Friday, August 14, 2015

August 15: Feast of the Assumption of the Blessed Virgin Mary, I Class


Recently, while reading "Christ the Savior" by Fr. Reginald Garrigou-Lagrange, O.P. on the Assumption of the B.V.M., I came across the following passage:
Therefore the Blessed Virgin Mary, as Mother of the Savior and the new Eve, is also most closely associated with Christ's perfect victory over death, so that "she could not be held down or detained by the bonds of death, " as the liturgy says[19]; otherwise she would have been vanquished by death and would not have been the vanquisher, and her parallelism with Christ's resurrection and ascension, before the general resurrection of the dead, would be destroyed.  Moreover, the exceptional benediction, "blessed art thou among women," excludes the malediction "into dust thou shalt return." (emphasis mine)

This footnote 19 reads as follows:
19.  See the ancient oration “Veneranda,” which was formerly recited in Rome before the procession on the feast of the Assumption, and which still remains in the Dominican rite and also in the Ambrosian rite.
So I took out my 1959 St. Dominic Missal and my 1962 Roman Breviary and compared the Collect prayers.  Sure enough, they are different.  The Roman rite uses the familiar:
Omnipotens sempitérne Deus, qui Immaculátam Vírginem Maríam, Fílii tui Genitrícem, córpore et ánima ad cæléstem glóriam assumpsísti: concéde, quaesumus; ut ad supérna semper inténti, ipsíus glóriæ mereámur esse consórtes. (Almighty everlasting God, who hast taken body and soul into heaven the Immaculate Virgin Mary, Mother of thy Son: grant, we beseech thee, that by steadfastly keeping heaven as our goal we may be counted worthy to join her in glory.  Translation from Divinum Officium website)
But the Dominican rite uses:
Veneránda nobis, Dómine, huius diéi festívitas opem cónferat salutárem, in qua sancta Dei Génetrix mortem súbiit temporálem, nec tamen mortis néxibus déprimi pótuit, quae Fílium tuum Dóminum nostrum de se génuit incarnátum:  Qui tecum vivit et regnat...
The English translations of the prayer vary quite a bit.  A sampling of these is given below:
May the sacred festival of this day, on which the holy Mother of God endured temporal death, help us towards salvation.  For the bonds of death could not detain her who bore our Lord, your Son incarnate:  Who lives and reigns...(1967 English translation of the Dominican Breviary).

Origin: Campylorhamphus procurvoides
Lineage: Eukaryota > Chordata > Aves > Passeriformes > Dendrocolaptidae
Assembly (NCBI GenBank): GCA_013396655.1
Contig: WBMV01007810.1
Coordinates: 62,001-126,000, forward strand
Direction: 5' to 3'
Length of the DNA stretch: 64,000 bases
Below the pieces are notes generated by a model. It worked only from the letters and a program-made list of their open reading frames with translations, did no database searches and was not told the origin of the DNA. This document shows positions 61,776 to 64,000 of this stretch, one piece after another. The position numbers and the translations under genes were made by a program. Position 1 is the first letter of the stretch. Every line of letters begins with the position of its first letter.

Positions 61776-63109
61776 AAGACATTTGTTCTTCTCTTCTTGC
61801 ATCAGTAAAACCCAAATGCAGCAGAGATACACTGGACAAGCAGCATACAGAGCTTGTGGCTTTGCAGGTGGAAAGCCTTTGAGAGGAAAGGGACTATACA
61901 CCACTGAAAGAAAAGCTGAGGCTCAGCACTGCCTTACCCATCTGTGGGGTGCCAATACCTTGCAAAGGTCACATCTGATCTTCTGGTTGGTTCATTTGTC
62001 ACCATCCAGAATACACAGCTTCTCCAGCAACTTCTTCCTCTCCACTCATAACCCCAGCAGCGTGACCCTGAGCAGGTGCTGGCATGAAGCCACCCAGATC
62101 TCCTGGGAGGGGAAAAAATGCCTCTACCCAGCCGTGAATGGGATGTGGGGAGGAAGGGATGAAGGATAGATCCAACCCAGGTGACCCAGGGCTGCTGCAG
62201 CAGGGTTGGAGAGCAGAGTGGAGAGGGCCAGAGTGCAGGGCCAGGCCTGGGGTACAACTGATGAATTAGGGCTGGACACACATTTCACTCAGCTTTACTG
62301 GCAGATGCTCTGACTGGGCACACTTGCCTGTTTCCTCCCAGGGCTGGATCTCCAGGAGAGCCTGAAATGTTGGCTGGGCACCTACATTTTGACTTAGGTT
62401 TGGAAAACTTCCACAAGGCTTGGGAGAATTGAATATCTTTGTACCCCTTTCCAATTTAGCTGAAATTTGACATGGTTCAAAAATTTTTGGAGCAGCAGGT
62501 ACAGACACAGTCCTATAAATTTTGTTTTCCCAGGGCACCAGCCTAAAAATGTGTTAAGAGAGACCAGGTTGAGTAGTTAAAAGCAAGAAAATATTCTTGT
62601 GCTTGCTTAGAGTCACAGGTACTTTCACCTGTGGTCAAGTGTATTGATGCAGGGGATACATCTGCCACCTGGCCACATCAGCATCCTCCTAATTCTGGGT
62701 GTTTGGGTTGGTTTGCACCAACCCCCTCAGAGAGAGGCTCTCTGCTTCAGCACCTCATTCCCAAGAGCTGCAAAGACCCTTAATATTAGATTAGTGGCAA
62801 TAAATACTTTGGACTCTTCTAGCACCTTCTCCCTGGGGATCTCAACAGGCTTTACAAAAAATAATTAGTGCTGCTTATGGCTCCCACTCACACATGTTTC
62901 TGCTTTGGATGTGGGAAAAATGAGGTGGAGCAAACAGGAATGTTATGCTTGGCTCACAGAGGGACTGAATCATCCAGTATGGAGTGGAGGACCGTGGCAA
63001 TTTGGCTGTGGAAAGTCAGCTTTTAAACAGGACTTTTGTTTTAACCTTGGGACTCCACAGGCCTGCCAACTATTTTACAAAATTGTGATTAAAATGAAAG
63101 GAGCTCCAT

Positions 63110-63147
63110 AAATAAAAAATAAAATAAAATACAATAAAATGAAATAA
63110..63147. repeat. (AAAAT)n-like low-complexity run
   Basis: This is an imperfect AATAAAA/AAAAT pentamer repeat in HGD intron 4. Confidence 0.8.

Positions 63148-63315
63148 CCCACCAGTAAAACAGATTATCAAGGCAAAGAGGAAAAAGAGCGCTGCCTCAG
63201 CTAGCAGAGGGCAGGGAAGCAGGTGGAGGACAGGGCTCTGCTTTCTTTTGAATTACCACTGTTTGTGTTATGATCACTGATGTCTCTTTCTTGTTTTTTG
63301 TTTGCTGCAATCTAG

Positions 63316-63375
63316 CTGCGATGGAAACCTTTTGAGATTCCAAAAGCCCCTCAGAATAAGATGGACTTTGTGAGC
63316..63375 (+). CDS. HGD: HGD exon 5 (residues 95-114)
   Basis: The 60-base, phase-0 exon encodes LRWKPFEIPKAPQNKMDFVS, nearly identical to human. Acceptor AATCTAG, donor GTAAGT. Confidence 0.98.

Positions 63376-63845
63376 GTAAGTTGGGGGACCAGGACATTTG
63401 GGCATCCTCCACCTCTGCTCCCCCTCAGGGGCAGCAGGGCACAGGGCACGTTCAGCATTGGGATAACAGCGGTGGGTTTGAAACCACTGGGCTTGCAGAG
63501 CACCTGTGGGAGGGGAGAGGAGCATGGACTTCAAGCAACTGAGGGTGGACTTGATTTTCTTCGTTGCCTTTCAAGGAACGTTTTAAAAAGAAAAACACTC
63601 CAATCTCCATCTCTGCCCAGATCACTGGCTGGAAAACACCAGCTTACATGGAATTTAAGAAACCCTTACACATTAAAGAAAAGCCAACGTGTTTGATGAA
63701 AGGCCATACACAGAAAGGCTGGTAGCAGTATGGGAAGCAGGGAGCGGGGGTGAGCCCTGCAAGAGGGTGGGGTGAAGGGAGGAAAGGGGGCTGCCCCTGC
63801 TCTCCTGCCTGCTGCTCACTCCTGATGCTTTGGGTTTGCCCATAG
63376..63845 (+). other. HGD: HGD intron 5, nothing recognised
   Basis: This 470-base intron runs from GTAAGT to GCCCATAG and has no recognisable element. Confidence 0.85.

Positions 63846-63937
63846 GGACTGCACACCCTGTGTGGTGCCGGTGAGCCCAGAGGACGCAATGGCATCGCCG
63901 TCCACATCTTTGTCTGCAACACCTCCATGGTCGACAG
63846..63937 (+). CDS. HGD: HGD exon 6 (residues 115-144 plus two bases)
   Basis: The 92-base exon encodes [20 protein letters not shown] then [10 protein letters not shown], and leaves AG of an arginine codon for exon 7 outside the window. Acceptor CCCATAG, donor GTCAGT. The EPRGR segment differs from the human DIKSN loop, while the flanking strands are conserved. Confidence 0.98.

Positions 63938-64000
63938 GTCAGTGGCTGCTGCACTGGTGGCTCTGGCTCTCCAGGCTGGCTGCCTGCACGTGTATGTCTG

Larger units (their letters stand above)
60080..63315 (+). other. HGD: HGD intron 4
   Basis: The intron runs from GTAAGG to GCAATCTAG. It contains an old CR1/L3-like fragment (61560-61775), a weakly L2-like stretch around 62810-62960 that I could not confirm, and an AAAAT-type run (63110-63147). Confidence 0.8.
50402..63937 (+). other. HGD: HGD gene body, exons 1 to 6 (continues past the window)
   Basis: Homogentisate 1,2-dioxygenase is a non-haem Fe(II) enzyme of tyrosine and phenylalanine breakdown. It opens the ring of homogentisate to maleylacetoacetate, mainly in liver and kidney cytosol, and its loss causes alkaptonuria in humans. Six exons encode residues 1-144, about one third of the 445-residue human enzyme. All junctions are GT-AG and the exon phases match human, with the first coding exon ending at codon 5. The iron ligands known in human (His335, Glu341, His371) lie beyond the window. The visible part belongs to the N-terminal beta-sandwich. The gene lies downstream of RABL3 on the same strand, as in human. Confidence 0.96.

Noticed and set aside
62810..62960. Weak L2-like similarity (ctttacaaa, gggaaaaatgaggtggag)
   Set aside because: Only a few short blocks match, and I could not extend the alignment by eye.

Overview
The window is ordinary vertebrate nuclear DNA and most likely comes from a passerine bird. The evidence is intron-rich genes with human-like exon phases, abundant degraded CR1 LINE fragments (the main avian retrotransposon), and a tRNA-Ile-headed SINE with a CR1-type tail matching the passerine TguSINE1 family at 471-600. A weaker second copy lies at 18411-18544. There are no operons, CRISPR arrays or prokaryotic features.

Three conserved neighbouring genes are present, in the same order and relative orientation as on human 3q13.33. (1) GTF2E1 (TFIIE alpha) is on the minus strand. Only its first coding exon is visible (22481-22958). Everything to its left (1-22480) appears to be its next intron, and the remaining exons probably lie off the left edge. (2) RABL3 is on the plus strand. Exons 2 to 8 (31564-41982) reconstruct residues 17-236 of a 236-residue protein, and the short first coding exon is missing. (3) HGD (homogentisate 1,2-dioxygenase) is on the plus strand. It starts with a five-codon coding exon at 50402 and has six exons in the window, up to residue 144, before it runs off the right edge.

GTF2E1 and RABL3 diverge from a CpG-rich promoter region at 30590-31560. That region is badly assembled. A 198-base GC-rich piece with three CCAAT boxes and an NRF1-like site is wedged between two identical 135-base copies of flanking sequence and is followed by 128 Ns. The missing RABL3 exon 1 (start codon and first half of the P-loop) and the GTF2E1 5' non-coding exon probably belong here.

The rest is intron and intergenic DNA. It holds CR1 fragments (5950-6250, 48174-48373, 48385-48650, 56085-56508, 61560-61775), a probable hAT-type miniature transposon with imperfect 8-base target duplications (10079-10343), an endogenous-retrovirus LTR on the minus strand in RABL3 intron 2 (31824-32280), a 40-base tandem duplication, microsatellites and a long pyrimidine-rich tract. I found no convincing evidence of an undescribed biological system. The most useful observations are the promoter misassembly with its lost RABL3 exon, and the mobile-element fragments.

May this glorious feast bring us saving grace, O Lord, for on this day the holy Mother of God underwent death but could not be detained in the bonds of death because she brought forth the Son of God Incarnate.  Who lives and reigns...(Liturgical Meditations for the Entire Year, 1960, p. 261)
 May this hallowed feast shower us with saving grace, O Lord; since today the mother of God underwent the death of the body yet could not be held in deathbonds, as having brought forth Your incarnate Son, Our Lord; Who lives and reigns...(1959 St. Dominic Missal).
What is particularly beautiful about this Collect, as opposed to the one used in the Roman Rite, is the passage about the bonds of death (nec tamen mortis néxibus) not being able to detain her in this life.  I had only the day before read an English translation of St. Germanus' homily "In Praise of the Holy and Venerable Falling Asleep of our Most Glorious Lady Mother of God Mary ever Virgin", which is said to be a faithful telling of the Tradition of our Lady's "falling asleep" or "translation".  In it, the holy Patriarch of Constantinople quotes Our Lord, who is telling Our Lady of her impending passing and assumption:
"Death shall not triumph over thee; for thou has borne Life itself within they womb.  Thou wert My chosen vessel; and this shall not be broken by death's fall, nor shall darkness devour it."
I like the way the Dominican Collect contains the references to her Assumption as sort of a triumph over death, similar to Our Lord's triumph.  His triumph was made possible by her fiat, and because of this the darkness of death would have no hold on her, particularly her body.

This is yet one more example of how the Dominican rite served Holy Mother Church as an invaluable depository of venerable liturgical traditions.  I believe, in addition to the Dominican and Ambrosian rites, the Sarum rite contained this prayer as well.

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